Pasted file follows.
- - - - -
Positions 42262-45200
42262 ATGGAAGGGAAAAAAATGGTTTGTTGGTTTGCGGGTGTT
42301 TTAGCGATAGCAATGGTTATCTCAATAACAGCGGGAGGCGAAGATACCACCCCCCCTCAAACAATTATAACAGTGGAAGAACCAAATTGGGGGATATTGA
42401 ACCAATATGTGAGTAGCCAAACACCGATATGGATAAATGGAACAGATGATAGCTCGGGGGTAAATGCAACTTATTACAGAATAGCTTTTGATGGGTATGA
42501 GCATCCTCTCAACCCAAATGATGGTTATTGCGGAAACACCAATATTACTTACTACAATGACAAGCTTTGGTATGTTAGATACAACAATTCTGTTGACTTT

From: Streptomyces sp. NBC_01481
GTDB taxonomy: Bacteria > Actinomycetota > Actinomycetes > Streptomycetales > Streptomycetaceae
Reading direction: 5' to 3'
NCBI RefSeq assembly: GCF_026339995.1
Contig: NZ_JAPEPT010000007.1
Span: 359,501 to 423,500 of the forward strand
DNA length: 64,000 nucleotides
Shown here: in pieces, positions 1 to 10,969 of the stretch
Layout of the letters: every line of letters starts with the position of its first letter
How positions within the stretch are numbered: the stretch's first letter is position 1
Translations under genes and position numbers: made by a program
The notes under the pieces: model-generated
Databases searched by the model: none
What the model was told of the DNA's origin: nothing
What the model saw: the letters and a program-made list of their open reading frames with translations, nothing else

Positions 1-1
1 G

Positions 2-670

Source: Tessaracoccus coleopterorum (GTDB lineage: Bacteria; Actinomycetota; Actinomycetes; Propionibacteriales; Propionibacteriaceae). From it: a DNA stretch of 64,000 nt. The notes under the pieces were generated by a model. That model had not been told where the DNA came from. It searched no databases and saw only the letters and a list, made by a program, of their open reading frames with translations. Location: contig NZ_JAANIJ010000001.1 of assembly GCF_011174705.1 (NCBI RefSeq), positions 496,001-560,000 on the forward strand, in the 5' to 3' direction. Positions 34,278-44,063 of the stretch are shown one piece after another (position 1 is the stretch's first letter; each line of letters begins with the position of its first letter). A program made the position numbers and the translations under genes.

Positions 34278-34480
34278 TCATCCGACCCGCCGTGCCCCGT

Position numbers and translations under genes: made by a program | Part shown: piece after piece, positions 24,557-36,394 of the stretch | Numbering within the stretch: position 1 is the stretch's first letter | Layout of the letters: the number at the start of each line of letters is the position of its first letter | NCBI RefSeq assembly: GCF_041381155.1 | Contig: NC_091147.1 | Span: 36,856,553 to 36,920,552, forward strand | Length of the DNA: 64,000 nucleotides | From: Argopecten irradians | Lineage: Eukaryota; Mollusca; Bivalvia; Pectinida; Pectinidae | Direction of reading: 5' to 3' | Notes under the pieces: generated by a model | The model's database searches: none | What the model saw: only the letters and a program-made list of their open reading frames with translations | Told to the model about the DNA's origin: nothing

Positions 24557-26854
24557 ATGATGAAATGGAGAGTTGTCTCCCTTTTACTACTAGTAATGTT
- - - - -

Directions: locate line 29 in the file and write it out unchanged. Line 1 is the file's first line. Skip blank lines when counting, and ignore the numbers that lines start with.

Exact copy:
24557 ATGATGAAATGGAGAGTTGTCTCCCTTTTACTACTAGTAATGTT